A probe into the work of a researcher who studied natural products for cancer had many stops and starts along the way — including five extensions granted by the U.S. Office of Research Integrity — according to documents obtained by Retraction Watch.
Following a public records request, we recently obtained a copy of the report on the investigation of allegations of misconduct by Santosh Katiyar, issued jointly by the University of Alabama Birmingham and the Birmingham VA Medical Center. As a result of the report, the institutions have requested 20 retractions of work by Santosh Katiyar, who received millions in funding from the U.S. National Institutes of Health.
How does the report stack up?
As we and others have noted, some investigation reports are more helpful than others. In a recent Viewpoint in JAMA, our co-founders and C.K. Gunsalus of the National Center for Professional and Research Ethics at the University of Illinois, Urbana-Champaign, made suggestions about what to include in investigation reports. Although the report about Katiyar misses the mark in some places, it’s “exceedingly well organized,” said Gunsalus, and “the findings and conclusions are clearly stated and well supported.”
The report includes some helpful features, Gunsalus told Retraction Watch, such as a timeline of events.
The timeline is a great feature I wish every report had.
What’s helpful about a timeline, she said, is it can identify ways the process could have been streamlined:
The huge gaps of time—plot the lags between information and action over and over. Look especially at how long the sequestration took once they had an allegation assessment, and how long it took to get the inquiry started, and how long (etc etc). These time lags are very big. It is always difficult to find meeting dates for busy committees, and the larger the committee, the more difficult. Still, lots of these gaps are administrative, not committee scheduling, so I find that puzzling.
Indeed, the committee had to ask for five extensions from the U.S. Office of Research Integrity. The report was finalized in October 2016.
The entire recommended course is retracting papers? …The lab practices here, while not shocking in this day and age, are clearly unacceptable. Where’s the institutional response and responsibility and actions in light of this information?
In response to questions about why the investigation took four years, UAB Research Integrity Officer Pam Bounelis told Retraction Watch:
This investigation involved a complicated set of facts, and the scope of the investigation expanded of its course. In all instances, we followed our policies and procedures that are consistent with federal requirements.
The document includes a multi-page response from Katiyar, in which he states his lab lost most of nearly 10 years of data from a “computer crash,” and defends his role in the problems:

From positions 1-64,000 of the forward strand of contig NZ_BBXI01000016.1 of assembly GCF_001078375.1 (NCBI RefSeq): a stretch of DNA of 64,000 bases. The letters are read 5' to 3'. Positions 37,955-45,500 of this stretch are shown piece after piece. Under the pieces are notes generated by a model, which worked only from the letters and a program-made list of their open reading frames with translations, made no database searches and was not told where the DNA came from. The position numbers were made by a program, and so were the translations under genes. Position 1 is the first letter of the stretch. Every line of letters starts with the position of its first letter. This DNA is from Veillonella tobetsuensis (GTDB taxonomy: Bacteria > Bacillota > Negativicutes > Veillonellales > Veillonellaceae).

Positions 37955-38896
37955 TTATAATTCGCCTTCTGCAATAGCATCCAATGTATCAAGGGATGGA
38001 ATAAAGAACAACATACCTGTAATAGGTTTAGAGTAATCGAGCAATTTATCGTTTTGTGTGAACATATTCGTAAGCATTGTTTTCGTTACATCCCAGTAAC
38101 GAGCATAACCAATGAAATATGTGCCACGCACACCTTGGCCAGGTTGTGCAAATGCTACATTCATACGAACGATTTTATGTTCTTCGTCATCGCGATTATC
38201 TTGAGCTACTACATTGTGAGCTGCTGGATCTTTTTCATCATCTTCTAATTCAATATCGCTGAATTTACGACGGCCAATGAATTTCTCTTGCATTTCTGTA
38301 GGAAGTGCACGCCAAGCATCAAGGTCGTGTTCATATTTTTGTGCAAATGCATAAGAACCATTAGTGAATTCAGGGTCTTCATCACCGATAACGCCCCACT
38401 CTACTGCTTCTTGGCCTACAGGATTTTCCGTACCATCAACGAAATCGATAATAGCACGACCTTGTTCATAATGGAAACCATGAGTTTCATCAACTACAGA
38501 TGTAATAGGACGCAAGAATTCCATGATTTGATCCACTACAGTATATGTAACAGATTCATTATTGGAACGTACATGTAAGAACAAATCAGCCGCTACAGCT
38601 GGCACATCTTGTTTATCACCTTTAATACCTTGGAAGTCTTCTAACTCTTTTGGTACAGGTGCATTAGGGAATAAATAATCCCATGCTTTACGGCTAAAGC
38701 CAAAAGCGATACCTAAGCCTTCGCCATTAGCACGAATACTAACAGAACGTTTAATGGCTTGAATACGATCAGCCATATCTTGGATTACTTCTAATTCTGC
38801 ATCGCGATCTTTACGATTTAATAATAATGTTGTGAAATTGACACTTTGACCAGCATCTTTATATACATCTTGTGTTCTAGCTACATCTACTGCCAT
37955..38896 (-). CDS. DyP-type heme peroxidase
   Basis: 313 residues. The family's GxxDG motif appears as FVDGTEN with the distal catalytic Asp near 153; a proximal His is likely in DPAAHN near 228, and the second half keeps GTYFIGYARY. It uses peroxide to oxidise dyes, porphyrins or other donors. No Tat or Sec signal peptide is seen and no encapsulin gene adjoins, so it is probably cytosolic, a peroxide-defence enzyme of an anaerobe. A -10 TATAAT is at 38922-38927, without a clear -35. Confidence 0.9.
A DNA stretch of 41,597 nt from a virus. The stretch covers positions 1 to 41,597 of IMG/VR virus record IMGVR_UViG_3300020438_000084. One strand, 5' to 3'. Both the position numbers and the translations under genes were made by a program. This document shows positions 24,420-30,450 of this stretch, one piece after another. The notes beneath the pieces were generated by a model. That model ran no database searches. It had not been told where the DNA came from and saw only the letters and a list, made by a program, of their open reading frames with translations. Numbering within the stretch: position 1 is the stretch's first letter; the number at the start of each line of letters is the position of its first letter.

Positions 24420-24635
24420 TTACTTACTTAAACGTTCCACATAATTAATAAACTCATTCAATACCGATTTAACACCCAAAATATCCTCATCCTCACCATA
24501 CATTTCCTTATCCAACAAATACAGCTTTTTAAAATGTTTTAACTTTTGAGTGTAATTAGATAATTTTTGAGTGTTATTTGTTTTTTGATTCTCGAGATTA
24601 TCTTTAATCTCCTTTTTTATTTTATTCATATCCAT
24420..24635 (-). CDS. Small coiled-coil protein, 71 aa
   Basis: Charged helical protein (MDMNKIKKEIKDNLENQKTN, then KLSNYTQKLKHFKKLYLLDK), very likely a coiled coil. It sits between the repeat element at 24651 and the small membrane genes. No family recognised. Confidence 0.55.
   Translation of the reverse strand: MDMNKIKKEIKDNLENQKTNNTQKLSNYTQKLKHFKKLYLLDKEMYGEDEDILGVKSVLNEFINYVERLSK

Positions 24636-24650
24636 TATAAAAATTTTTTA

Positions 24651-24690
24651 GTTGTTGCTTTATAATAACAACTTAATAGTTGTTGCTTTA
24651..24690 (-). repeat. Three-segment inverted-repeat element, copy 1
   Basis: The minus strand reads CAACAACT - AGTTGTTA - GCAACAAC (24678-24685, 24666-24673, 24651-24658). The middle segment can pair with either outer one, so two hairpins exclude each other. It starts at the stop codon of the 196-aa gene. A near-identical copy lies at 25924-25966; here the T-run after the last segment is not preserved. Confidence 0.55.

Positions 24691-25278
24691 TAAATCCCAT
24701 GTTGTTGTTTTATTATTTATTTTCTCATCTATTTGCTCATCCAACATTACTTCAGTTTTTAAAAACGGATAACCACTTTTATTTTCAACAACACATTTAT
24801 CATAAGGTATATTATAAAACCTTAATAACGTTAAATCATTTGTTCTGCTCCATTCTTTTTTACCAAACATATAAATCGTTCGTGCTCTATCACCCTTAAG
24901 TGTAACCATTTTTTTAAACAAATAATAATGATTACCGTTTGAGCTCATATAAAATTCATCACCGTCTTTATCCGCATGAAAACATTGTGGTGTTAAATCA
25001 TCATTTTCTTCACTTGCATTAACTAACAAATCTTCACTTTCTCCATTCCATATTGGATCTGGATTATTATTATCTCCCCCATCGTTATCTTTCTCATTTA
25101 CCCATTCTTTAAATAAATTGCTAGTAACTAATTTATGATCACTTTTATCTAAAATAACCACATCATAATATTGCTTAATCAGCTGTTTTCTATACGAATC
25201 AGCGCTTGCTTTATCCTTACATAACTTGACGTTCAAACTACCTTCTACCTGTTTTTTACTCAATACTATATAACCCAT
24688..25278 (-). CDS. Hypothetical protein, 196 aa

I still believe that research is not a one person’s work but it is the work of a team….I believe that this trust and confidence on the staff members turned into the inadvertent errors and mistakes that were found in some of our publications. I believe it may have been a mistake on my part to rely on my staff members as I did.
Overall, Gunsalus concluded:
I’d say that this is an example of a rigorous, focused (maybe too focused?) investigation. That the overall report is so clear highlights both its strengths and some potential holes. I’m impressed, overall, while a bit frustrated with some of the holes.
How Retraction Watch commenters played a part
According to the report, the initial allegations were raised by a consulting editor at PLOS ONE, but were expanded. It turns out that our commenters — whose eagle eyes have prompted at least one university to reopen an investigation in the past — played an important role. As the report notes:
In May 2012, Carcinogenesis published a retraction notice for an unrelated paper by Dr. Katiyar (referred to as Paper 7 in this report). The publication of this retraction was noticed by the blog site Retraction Watch. Comments posted in response to the Retraction Watch article identified other potential images of concern in additional papers.
A note about investigation reports
Whenever we learn about misconduct cases at public universities, we file such public records requests to obtain more information because we believe, as did Justice Louis Brandeis, that sunlight is the best disinfectant.
The process by which we obtained the report of the Satiyar case demonstrates some of the hoops that public institutions force reporters and the public to jump through when requesting documents, and also how to get around those hoops. In this case, the University of Alabama told us that the state’s public records laws did not give us standing to request documents because we were not residents of Alabama. The VA, however, is a federal agency, not a state one, so our location did not make a difference when we requested the report from it.
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